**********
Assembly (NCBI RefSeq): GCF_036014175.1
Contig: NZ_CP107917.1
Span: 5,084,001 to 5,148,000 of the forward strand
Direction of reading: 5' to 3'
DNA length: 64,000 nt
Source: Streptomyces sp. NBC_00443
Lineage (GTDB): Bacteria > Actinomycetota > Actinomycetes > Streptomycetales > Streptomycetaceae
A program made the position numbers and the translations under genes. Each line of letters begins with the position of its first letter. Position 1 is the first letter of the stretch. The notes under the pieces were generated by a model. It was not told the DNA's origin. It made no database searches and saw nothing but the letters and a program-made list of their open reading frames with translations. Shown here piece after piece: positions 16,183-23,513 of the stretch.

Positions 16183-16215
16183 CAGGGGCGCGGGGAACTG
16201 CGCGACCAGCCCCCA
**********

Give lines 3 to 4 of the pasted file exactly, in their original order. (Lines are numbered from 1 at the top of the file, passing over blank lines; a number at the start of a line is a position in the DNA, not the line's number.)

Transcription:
Span: 5,084,001 to 5,148,000 of the forward strand
Direction of reading: 5' to 3'